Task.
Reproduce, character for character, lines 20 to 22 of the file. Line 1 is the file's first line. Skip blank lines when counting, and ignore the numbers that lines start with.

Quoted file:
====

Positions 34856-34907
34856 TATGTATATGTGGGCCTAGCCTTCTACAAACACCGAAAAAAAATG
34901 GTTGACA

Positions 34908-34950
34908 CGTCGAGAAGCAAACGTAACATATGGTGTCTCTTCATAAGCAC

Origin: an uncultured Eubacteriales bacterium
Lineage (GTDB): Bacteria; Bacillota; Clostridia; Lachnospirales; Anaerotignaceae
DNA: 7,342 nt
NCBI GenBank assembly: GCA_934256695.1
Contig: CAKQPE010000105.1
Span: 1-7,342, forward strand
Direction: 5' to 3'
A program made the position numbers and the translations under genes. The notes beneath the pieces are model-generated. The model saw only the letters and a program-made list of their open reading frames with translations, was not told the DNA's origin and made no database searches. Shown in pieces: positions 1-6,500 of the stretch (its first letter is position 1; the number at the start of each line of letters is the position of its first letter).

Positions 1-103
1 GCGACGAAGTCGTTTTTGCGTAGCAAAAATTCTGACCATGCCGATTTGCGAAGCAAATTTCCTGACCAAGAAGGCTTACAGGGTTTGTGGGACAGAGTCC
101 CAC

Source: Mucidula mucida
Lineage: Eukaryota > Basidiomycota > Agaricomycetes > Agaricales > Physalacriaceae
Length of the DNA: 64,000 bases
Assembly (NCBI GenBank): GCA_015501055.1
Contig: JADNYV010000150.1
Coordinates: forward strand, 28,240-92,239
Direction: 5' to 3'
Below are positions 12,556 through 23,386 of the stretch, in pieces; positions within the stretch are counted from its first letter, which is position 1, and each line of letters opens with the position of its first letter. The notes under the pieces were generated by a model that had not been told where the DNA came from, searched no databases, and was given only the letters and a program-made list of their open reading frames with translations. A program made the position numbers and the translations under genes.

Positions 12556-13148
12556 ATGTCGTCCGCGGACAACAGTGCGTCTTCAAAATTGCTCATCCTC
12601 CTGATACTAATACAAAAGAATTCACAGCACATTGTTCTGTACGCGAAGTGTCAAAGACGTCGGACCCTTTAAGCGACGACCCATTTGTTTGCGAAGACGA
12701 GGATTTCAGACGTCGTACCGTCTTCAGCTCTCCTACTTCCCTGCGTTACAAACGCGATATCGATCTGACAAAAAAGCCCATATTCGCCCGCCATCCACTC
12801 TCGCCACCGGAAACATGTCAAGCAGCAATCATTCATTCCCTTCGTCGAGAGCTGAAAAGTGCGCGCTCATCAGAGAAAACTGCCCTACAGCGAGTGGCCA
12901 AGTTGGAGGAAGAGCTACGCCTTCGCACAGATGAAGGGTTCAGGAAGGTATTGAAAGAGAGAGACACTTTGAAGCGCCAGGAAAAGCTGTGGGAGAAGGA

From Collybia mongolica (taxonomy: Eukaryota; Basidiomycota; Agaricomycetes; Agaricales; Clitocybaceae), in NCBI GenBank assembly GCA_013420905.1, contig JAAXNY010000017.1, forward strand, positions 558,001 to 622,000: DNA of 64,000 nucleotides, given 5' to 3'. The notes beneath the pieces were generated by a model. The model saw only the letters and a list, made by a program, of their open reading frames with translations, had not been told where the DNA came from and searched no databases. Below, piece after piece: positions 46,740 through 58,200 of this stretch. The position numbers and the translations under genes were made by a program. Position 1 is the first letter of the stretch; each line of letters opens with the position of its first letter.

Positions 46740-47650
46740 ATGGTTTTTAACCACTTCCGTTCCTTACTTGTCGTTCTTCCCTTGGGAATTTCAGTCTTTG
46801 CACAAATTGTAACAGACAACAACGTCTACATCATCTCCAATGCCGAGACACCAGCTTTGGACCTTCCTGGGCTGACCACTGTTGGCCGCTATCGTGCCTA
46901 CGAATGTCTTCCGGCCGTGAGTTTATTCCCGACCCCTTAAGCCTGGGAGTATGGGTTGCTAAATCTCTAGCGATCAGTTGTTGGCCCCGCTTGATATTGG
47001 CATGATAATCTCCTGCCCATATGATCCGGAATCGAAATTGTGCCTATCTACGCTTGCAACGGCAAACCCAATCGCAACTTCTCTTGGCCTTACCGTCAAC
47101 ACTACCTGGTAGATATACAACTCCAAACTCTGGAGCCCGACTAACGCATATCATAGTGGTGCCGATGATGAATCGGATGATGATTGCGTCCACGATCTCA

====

Assembly (NCBI GenBank): GCA_015501055.1
Contig: JADNYV010000150.1
Coordinates: forward strand, 28,240-92,239